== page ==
From the outset, it’s immediately clear that All-Star Superman is immensely faithful to the twelve-issue miniseries that inspired it. There are a few key deviations from Morrison’s core text – some of which were made simply to save time or money, but others which are interesting of themselves. Still, this is pretty much as direct an adaptation as we are ever likely to receive – right down to the eight-word introduction (intercut here with the opening action sequence), the power of the origin distilled down to its core attributes. So the movie, based on perhaps the finest Superman story ever told, obviously has a lot of power drawn from its roots – but one has to wonder what the real point of making an animated feature of it ever was.

Shine on...

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Superman Returns & The Question of Consent…

March is Superman month here at the m0vie blog, what with the release of the animated adaptation of Grant Morrison’s superb All-Star Superman. We’ll be reviewing a Superman-related book/story arc every Wednesday this month, so check on back – and we might have a surprise or two along the way. I figured that, today, I’d take a look at Superman-related movies.

As I was watched Superman Returns again for the first time in what seemed like years, a question occurred to me. It wasn’t exactly one that the plot addressed, but it was probably one of those idle little thoughts which is best reserved for the late hours, as one enjoys a pre-bed snack, or fodder for a wandering mind on a long bus journey. The title of this post kinda gives the game away, but read on for more.

A super night...

Note: This article contains fairly basic spoilers for Superman Returns, but I think you probably already know what I’m going to talk about.

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Non-Review Review: Superman Returns

March is Superman month here at the m0vie blog, what with the release of the animated adaptation of Grant Morrison’s superb All-Star Superman. We’ll be reviewing a Superman-related book/story arc every Wednesday this month, so check on back – and we might have a surprise or two along the way. I figured that, today, I’d take a look at Superman-related movies.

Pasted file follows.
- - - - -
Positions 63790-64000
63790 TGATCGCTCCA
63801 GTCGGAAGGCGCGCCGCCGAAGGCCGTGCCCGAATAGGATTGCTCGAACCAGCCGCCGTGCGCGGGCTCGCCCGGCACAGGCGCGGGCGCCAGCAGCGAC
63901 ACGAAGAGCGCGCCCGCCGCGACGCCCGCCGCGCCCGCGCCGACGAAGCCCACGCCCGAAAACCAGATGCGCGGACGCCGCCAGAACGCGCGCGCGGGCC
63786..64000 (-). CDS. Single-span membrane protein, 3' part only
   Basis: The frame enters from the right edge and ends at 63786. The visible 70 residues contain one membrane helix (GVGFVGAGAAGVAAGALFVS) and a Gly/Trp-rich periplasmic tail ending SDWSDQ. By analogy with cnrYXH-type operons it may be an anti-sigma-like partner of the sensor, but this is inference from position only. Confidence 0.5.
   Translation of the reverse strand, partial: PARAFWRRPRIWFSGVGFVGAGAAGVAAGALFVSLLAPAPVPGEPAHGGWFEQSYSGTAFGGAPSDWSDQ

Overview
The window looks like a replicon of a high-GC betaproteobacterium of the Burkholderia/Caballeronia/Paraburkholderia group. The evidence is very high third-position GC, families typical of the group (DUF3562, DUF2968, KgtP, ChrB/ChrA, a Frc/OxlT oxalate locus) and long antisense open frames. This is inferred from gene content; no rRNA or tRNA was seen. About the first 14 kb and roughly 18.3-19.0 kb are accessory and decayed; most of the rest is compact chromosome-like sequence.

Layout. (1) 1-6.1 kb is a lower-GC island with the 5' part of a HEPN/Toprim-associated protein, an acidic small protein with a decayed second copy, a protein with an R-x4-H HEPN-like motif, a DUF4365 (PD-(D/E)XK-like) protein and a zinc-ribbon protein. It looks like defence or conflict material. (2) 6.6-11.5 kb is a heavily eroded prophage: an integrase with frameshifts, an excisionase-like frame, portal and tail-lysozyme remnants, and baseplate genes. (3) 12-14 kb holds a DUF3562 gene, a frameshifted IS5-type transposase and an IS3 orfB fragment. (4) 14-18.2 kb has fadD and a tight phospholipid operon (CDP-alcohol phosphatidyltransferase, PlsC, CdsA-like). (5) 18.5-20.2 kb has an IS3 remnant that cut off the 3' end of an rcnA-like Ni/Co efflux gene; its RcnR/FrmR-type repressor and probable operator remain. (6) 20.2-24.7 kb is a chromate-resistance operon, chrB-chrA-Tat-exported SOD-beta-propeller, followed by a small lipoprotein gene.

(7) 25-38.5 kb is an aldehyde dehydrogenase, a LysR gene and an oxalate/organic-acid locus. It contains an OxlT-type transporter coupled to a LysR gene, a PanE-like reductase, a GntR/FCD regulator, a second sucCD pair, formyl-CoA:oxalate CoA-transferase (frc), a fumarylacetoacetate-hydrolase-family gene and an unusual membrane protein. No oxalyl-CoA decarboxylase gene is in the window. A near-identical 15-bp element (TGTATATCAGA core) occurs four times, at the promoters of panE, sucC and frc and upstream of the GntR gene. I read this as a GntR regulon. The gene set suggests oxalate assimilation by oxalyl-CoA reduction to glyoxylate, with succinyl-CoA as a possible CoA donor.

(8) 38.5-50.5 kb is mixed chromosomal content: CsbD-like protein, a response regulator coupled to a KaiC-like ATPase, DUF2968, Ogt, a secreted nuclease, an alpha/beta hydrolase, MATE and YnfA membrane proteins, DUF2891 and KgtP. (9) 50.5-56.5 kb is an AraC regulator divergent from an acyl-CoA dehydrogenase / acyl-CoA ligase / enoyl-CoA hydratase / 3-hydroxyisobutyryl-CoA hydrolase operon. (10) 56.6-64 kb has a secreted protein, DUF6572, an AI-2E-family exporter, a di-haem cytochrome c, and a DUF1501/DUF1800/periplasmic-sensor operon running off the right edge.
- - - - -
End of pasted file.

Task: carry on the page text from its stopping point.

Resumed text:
You know, Quentin Tarantino once boasted that he had a 20-page review of Superman Returns that the director had been drafting for some years now. This review is going to be long, but it’s – hopefully – not going to be that long. The film has divided fans, movie-goers and film critics since its initial release, killed an attempt to relaunch the “Superman” brand name in the new millennium, made a shedload of money (although not as much as Warner Brothers would have liked). It’s a movie that deserves a large amount of discussion and debate, and it sure has generated it. I’m not a staunch supporter of the film, but I don’t hate it, either. Superman as a character has endured far greater humiliation. Still, it’s a bit of a disappointing continuation to the on-going Superman mythology.

The weight of the world is on his shoulders...

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Like a Good Kick in the Side: Sidekicks and Superheroes – a Childish Combination?

Let’s be honest, a lot of the early superhero movie adaptations – from Richard Donner’s Superman to Tim Burton’s Batman – played fast and loose with the source material that they were drawn from. There wasn’t really the same sense of fidelity that one sense at work in modern comic adaptations, the sense that modern audiences are geeky enough to accept concepts like superhero nostalgia or deconstructions of comic book heroism without having to “sanitise” them for mass consumption. There’s a sense that there’s relatively little that can be deemed “too geeky” or “too corny” for a mainstream audience, at least not if done in the proper manner. However, there is one concept which still seems a little too “out there” for popular audiences: that of the kid sidekick. Captain America: The First Avenger cast its sidekick as 27-year-old Sebastian Stan, rather than the teenager of the comics. Why are we so embarrassed by this one element of superhero lore?

Compare and contrast...

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Superman: Secret Origin (Review/Retrospective)

March is Superman month here at the m0vie blog, what with the release of the animated adaptation of Grant Morrison’s superb All-Star Superman. We’ll be reviewing a Superman-related book/story arc every Wednesday this month, so check on back – and we might have a surprise or two along the way.

I have to admit that I quite enjoyed Geoff Johns’ run on Action Comics. Johns has been one of the most influential writers working at DC over the past couple of years, so it felt right to see him tackling Superman, after years of working on titles like The Flash and Green Lantern. It was an extra special treat because he brought Richard Donner with him for the introductory arc, which restored a sense of continuity between the comic book superhero and his cinematic iteration. You ask anybody to picture Superman, and I promise you that they will imagine Christopher Reeve with his cape flapping in the wind – it feels like the definitive version of the character. And I felt that Johns really tapped into that aspect of the icon. So, I have to admit that I was pretty excited when it was announced that Geoff Johns would be returning to tell the character’s origin story, his Secret Origin, if you will.

That's one super life he's lived...